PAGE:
Monday, September 20, 2010

Obnoxious Kids Fighting: Video Games vs. Film

There’s a brief debate at The Guardian that you could read if you really wanted to called “Are Video Games or Films Better at Depicting War?” I found the topic it brought up was much more interesting than the actual discussion, but it’s not really bad by any means.

A constant in this conversation between a veteran and a video game expert was the emphasis on portraying “real” war, and a general consensus between the two was that real war is boring, noisy, and filled with smoke… These are not actually things one should want from a film or video game (especially the first). So the unspoken goal of the discussion really becomes to find out which of these two mediums romanticizes war the most affectively. Which one will be more heart rending, pulse beating, and horrifying? Answer: This is a stupid argument.

Video games and film are extremely different in a very key area: interactivity. Film is likely the least interactive art form in existence and video games are the most. That should mean that the differences between video games and films would be so wide one could not proper compare the two. Driving an even larger wedge in between the two mediums is perspective. Film is almost entirely third-person (observing others) while video games are almost entirely first (from the protagonists perspective). Often mixing the two arts leads to ruin.

But film fans want to be the best as they are the 20th century new, and video games also want to be the best as they are the 21st century new. So we have two extremely recent and vastly different forms of entertainment at the same time, both trying to prove they’re the greatest. That is the only reason we are having this debate.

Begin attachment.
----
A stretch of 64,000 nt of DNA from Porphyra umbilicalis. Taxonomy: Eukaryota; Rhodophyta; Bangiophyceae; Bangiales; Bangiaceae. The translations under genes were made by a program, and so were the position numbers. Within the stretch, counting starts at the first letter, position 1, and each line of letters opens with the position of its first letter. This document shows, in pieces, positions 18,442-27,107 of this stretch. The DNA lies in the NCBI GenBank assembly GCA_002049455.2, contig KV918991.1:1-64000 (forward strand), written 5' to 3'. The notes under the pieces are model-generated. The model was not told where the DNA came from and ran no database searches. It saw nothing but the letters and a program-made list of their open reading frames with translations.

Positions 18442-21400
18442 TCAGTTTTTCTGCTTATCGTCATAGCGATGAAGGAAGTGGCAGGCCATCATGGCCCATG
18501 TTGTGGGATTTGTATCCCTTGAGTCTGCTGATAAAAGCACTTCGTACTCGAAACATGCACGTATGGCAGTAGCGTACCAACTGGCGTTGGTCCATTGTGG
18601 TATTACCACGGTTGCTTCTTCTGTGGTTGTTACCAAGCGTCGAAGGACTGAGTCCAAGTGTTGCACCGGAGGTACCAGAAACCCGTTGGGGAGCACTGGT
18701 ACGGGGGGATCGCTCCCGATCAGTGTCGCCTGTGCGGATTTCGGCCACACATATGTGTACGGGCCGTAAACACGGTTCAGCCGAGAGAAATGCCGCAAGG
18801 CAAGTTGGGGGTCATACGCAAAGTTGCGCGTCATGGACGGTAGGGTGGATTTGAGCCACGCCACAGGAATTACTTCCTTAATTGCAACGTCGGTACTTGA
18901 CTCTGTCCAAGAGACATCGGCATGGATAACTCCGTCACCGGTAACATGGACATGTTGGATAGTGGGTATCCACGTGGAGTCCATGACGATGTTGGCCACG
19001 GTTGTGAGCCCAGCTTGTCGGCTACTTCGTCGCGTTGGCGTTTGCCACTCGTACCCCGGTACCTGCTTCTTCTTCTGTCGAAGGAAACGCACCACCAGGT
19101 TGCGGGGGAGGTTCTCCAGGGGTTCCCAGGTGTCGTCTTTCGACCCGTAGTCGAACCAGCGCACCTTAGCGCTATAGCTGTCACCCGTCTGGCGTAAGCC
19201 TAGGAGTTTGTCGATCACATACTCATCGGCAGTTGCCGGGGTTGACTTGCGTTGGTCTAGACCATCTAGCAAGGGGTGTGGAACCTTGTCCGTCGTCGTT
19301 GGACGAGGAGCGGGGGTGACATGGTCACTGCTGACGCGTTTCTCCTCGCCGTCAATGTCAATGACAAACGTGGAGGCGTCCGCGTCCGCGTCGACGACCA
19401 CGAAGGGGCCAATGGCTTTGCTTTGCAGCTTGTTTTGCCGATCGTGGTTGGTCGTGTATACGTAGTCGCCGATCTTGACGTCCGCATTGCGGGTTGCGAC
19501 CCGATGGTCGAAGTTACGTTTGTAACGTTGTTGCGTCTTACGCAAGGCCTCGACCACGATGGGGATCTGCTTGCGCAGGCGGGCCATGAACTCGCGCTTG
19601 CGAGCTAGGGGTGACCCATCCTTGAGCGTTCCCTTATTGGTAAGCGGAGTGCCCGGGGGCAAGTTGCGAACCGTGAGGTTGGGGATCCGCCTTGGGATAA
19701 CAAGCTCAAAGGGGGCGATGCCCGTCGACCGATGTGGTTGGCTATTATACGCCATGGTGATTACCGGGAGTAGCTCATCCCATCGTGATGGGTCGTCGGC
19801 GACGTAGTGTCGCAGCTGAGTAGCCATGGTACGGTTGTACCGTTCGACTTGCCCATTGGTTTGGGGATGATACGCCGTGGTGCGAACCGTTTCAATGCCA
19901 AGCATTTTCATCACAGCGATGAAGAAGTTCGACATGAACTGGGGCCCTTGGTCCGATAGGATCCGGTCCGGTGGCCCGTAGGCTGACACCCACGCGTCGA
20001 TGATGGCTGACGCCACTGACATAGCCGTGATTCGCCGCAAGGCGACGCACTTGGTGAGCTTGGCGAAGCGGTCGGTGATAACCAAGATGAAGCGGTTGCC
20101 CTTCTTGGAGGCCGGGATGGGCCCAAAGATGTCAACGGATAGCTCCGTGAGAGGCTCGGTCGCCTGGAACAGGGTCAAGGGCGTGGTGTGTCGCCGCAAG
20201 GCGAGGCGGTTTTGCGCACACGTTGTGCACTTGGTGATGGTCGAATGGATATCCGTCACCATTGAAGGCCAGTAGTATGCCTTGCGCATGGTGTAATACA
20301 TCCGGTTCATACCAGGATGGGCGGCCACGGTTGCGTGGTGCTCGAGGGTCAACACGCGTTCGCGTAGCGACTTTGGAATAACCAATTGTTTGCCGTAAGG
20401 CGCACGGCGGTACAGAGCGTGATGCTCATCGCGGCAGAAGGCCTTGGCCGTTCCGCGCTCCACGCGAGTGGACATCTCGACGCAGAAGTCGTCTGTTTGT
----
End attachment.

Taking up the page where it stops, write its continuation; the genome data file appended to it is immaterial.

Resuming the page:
Imagine a world where people argued about which is superior at characterizing war, sculpture or painting (somewhere they probably do…). We have frequently colorful 2D images versus frequently monochrome 3D forms both creating representations of glorious battles and even more glorious heroes. Does it matter which one specific, random individuals find more affective than others? Or aren’t we just richer for having them both?

It is a very good thing to have both cinema and video games, that way more people can absorb interesting perspectives on things like war. There are games for people who like games (like me) and films for people who like films (like my roommate) and both for people who like both (like many people). They make great companions for each other, as equals and opposites. Discussing which portrays what better diminishes the value of both.

No comments:

Post a Comment